The Pigeon Detectives, Broken Glances. Album Review.

Liverpool Sound and Vision Rating * * * *

The glances from strangers, the looks that you cannot decipher but hope perhaps they are of interest, a secret passion or at the very least not ones that are wondering who got you dressed that morning, who are trying to place you into the realms of those they would avoid at a party or some sort of cruel unseen jibe that is locked in their heads till they get to the office. It is in those fleeting glimpses that we are given an insight into how others view us; sometimes it can be the best feeling in the world, at others it can leave you lower than the water table in a Dead Sea spa and resort.

Broken Glances by The Pigeon Detectives carries on the band’s rich tapestry of alluring songs wrapped up in the mystery of life; the attitude of a group who know exactly what they are preparing for their fans but ones who are not adverse to averting the glance off the main subject and giving the person next to them a stare of daring, of passion, of contempt.

The album is relaxed and seemingly informal, the beauty of its laid back but highly developed sound is to be admired but not given a quarter of disrespect, this is a sense of new beginnings for the band, one that comes through in the undercurrent of words and meaningful lyrics; whilst this may be seen as unimportant in some cases, the songs themselves suggest that a new thought is being placed into The Pigeon Detective’s mix and one that should be encouraged wholeheartedly.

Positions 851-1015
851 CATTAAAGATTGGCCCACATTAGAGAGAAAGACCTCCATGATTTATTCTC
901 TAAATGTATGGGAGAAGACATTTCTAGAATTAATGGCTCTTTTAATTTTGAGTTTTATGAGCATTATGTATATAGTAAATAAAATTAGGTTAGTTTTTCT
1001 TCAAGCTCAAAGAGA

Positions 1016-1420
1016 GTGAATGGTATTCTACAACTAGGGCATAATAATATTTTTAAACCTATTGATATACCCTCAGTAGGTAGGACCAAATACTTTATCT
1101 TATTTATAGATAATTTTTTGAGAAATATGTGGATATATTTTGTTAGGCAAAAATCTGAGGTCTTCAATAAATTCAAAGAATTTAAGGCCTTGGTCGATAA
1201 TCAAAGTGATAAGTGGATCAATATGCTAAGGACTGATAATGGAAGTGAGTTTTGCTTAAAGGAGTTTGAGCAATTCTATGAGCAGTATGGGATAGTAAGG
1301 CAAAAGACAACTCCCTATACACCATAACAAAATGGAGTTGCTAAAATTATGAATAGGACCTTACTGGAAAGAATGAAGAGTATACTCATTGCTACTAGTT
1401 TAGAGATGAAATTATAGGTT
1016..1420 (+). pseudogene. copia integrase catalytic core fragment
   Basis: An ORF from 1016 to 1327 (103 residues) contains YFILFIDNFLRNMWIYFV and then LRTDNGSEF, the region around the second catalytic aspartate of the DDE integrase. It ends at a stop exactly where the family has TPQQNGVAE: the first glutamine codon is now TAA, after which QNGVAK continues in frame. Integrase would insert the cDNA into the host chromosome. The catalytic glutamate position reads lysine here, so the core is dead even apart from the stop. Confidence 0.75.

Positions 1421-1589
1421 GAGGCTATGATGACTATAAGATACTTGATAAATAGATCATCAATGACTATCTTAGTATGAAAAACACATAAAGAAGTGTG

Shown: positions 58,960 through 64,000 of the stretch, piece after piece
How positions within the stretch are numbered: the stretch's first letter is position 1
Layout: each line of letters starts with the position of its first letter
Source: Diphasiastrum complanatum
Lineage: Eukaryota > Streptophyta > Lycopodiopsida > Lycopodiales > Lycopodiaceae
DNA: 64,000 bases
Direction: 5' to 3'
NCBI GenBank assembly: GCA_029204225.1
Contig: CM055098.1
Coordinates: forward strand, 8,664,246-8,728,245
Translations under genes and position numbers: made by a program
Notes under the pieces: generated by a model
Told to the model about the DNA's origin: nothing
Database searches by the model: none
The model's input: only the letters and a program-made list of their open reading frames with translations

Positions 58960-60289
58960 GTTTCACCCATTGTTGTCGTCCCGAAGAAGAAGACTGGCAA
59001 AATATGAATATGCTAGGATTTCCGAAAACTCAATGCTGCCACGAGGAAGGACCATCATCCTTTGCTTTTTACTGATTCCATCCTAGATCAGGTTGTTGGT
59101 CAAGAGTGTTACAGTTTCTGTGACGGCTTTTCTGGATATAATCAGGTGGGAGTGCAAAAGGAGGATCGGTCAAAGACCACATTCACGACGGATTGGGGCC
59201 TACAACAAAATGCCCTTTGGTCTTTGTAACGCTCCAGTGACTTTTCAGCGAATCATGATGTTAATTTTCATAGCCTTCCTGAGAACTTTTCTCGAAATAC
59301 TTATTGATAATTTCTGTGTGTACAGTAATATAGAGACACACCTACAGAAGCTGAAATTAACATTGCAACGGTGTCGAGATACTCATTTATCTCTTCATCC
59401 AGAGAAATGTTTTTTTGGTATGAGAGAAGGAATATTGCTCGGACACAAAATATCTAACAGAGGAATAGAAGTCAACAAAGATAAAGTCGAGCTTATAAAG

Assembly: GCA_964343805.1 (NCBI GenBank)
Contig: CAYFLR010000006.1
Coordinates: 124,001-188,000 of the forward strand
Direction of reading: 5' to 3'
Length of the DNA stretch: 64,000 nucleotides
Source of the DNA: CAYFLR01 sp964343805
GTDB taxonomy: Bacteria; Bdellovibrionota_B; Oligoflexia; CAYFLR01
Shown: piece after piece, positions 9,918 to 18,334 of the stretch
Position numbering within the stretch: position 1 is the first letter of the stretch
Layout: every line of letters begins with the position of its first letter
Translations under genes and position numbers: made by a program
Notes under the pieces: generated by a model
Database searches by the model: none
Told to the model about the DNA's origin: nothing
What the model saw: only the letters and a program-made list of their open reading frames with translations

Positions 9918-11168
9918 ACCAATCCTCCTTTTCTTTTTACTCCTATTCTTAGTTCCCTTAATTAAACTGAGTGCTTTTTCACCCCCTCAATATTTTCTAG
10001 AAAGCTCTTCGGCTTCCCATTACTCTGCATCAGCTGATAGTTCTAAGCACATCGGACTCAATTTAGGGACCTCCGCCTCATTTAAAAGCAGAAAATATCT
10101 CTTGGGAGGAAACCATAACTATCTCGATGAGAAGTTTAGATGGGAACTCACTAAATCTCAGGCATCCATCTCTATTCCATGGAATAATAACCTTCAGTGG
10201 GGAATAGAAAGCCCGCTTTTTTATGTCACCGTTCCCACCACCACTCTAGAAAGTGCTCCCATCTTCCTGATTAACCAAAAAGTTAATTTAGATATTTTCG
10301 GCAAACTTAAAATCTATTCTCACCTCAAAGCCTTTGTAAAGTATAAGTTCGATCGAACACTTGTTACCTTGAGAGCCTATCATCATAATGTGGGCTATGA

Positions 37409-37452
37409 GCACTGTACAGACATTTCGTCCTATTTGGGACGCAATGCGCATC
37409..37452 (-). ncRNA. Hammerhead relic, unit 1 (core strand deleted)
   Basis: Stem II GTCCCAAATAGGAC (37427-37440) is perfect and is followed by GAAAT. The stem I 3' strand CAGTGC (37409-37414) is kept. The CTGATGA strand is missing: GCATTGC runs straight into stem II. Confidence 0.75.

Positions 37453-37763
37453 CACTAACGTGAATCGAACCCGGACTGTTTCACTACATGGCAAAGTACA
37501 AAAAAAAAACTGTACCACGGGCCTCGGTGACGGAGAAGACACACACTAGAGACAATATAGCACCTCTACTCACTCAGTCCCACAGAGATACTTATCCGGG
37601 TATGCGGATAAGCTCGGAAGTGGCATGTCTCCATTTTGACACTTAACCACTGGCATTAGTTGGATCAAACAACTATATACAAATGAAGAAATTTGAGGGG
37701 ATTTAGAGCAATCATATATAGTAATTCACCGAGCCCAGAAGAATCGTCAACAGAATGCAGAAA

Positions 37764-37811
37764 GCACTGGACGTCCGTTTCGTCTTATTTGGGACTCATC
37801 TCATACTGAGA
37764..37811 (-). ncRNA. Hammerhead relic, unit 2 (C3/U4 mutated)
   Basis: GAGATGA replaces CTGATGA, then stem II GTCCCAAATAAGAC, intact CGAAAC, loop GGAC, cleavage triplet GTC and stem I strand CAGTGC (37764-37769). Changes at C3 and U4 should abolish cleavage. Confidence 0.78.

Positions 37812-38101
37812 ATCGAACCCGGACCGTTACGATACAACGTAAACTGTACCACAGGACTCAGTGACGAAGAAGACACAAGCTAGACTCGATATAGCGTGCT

In tracks such as Enemy Lines, Lose Control, the heartbreaking but fascinating A Little Bit Alone and Postcards, the band offer more than a glance, it is perhaps a long lingering look at introspection and misplaced loss, a lengthy appraisal of where they have reached after a decade of making music together; Time has a way of beating a drum in which change is possible, that change is to be felt keenly across the board in Broken Glances, a sense of new beginnings in the air but also one that is not broken at all, just one of memory smiling at the good times to come.

Ian D. Hall